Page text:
The disclosure of secrecy perhaps left an outsized effect on public perceptions of nuclear energy. Because the bomb was 'too dangerous for the people' and its development therefore secretive, maybe nuclear energy also would be too dangerous for the people: it could be used to power military devices (like naval ships) but would be too risky for civilian consumption. Consequently, unlike many other scientific discoveries, which appear to 'yearn to be free' (to borrow from a much later paradigm), Truman's narrative of nuclear energy presupposes that the percolation of its knowledge be controlled. The press release by Stimson on the subject says as much, noting that 'it was a question of which nations would control the discovery [of atomic energy for war purposes]'.  This control was literal: scientists who worked on the project were required to relinquish all rights they may have had in the discovery and production of the atomic bomb to their respective governments.
A press statement is a meager portion of news for the announcement of a project that channelled the work of thousands for several years into a new and record-setting explosive. A somewhat-longer statement by Stimson accompanied the release, but neither covered the most salient points in describing what nuclear energy was, only what it could do militarily. If a random citizen were polled about what nuclear energy was, they would probably say something like this: it harnesses the power of the atom (not that they would be able to describe what is meant by that statement); it comes from rare elements like uranium; it is expensive and requires much man power; it should be heavily regulated by the government; it was used to create the world's biggest bombs, which were dropped on Hiroshima and Nagasaki. They would be unable to talk about any of the following: how atomic energy works; how it could be used to benefit mankind; what its side effects are, for the health of an individual; precisely how destructive it is. Truman is able to hide behind general numerical illiteracy when he states how powerful the bomb is: how does one conceive the damage of 20,000 tons of TNT and contrast it with an explosion of 'only' six? How could people truly know that the bomb in effect vaporized a city? Further, by not disclosing any of the science of radiation, Truman also does not have to mention the deliterious effects of radiation poisoning. Truman almost certainly knew about these radiation effects, but in eliding their lethality, atomic energy became just a means to a bigger bomb. By framing the atomic bomb as a revolution in magnitude, not kind, Truman completely sidesteps the unique and new harms of nuclear energy.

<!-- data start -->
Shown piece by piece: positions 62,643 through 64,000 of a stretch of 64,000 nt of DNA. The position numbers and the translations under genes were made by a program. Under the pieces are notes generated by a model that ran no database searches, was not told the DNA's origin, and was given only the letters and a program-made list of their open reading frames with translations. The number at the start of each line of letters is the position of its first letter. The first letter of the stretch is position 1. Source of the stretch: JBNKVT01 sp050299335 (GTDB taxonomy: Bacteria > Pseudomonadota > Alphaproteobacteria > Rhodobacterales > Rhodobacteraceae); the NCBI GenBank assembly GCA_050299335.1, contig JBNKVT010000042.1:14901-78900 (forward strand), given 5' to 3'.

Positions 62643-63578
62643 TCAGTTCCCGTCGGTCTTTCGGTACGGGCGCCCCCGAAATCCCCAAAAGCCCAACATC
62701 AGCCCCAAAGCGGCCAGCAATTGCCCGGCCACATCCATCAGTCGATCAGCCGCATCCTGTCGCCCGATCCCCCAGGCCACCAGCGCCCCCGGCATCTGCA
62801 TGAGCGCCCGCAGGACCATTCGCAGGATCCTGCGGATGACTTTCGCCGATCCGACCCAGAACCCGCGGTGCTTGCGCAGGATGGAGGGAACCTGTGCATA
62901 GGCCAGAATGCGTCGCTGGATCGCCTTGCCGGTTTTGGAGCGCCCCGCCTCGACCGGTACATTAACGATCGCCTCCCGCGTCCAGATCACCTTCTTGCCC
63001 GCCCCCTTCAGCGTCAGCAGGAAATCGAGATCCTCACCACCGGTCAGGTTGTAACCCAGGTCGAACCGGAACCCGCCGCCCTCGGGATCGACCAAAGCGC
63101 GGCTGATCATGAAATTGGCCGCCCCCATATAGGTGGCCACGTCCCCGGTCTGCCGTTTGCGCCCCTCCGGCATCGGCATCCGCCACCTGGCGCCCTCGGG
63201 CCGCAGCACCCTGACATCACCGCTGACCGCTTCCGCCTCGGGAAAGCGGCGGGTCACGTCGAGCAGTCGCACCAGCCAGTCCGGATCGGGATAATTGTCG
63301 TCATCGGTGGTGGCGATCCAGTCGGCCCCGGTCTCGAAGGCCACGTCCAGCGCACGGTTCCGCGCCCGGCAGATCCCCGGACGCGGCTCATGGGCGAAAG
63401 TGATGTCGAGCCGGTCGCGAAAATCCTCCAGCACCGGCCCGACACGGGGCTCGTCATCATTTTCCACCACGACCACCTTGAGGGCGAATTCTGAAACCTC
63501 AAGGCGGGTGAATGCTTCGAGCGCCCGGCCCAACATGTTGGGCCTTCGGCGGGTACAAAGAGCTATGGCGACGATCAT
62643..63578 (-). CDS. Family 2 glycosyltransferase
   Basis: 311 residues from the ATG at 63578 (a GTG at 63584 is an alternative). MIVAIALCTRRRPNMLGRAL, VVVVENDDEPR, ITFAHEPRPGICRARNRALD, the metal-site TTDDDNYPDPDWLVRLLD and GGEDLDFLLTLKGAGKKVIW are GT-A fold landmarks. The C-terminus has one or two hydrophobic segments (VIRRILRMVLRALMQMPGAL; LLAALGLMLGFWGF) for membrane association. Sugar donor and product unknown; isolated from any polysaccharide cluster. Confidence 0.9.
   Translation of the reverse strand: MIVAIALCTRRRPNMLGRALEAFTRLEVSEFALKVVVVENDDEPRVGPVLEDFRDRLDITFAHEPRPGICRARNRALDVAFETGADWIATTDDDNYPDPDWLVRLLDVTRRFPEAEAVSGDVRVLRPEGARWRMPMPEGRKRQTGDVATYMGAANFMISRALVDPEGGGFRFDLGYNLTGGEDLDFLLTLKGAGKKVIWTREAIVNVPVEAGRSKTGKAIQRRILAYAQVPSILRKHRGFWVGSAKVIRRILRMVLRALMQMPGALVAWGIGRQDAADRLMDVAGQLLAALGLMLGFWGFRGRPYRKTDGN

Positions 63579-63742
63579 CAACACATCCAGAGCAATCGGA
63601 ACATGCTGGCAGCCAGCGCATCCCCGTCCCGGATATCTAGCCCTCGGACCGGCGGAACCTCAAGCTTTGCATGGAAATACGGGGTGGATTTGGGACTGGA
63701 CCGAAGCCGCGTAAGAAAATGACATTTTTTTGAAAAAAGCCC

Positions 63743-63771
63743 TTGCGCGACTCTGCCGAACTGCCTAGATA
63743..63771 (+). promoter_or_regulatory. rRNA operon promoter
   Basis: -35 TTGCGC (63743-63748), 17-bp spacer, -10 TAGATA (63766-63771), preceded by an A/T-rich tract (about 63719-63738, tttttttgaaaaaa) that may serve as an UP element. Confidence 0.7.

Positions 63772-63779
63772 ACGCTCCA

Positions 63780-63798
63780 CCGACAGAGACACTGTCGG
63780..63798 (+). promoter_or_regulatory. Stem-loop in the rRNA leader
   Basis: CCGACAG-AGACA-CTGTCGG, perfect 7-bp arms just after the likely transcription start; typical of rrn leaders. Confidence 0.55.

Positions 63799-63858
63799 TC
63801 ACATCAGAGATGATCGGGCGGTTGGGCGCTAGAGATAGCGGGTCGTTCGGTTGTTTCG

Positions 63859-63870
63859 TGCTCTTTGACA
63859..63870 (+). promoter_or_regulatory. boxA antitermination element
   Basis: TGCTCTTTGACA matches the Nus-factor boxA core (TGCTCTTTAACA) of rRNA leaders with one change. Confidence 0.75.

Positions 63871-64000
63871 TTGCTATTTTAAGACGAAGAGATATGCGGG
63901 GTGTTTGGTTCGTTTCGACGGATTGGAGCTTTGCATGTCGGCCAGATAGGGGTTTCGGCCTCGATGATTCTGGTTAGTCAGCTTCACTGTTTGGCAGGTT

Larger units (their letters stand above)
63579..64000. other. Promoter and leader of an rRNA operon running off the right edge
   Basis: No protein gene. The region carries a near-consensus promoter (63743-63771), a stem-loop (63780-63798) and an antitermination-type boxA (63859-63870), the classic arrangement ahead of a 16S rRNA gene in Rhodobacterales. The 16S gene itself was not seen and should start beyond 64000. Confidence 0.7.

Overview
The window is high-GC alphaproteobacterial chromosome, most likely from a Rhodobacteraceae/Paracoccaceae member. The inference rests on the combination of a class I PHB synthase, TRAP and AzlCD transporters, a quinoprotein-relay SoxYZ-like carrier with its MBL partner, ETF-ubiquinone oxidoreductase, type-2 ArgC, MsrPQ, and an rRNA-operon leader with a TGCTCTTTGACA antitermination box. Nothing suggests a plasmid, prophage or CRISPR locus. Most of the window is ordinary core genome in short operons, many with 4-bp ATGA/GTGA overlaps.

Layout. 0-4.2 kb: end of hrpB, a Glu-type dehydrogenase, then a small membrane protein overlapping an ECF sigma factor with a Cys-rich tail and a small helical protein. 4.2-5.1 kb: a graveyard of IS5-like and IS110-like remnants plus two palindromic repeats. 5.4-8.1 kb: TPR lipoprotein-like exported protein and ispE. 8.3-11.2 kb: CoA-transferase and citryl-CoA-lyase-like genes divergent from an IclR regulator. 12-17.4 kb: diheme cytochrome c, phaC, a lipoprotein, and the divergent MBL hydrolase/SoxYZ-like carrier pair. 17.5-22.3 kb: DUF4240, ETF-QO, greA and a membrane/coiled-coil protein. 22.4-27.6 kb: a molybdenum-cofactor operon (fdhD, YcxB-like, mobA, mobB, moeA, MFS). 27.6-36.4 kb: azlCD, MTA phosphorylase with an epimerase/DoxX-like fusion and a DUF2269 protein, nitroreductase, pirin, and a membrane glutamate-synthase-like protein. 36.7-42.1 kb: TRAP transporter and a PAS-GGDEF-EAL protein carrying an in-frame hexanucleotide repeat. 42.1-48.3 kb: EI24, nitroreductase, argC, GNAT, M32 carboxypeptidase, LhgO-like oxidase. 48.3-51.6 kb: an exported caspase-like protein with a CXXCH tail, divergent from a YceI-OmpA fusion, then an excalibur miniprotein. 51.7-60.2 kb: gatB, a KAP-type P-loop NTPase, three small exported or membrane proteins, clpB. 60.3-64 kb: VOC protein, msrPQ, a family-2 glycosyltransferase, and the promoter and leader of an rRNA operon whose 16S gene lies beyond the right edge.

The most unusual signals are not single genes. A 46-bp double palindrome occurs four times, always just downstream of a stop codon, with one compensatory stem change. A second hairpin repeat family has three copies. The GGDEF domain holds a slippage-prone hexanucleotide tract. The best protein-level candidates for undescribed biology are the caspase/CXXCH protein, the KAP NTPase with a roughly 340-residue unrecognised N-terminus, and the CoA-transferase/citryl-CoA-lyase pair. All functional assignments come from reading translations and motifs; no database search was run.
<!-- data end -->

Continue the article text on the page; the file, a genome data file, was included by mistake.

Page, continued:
The omission of any discussion about radiation can only be read as deliberate, although the precise end toward which this omission serves is multifaced. It is uncharitable to only state that the presentation of nuclear energy was to make it easier for the government to control the technology. The President had to take care to control any hysteria that might arise from the public's reaction to this new technology (both to its capabilities and to their own unknowing complicity in its creation), and while the world certainly needed to know about the existence of the atomic bomb (as the bombing was as much a propoganda act as a military one), perhaps not every detail needed disclosure. The announcement had to balance the informative aspects with the need to control public reactions to the technology such that his constituents would align with his vision for the future of atomic energy. Whether a decision that maximized the political calculus also maximizes the moral and ethical I will not say, but no doubt this announcement will serve as a useful reference for the inevitable next time a government creates a new and awesome weapon from the cutting edge of science.
© Christopher Davis. The author grants permission to copy, distribute and display this work in unaltered form, with attribution to the author, for noncommercial purposes only. All other rights, including commercial rights, are reserved to the author.
 "Statement by the President Announcing the Use of the A-Bomb at Hiroshima," PUBLIC PAPERS OF THE PRESIDENTS OF THE UNITED STATES: HARRY S. TRUMAN, 1945-1953, VOL. 1 (U.S. Government Printing Office, 1961), p. 197.
 "Statement of the Secretary of War," U.S. War Department, 6 Aug 1945.
 S. Shalett, "First Atomic Bomb Dropped on Japan," New York Times, 6 Aug 1945.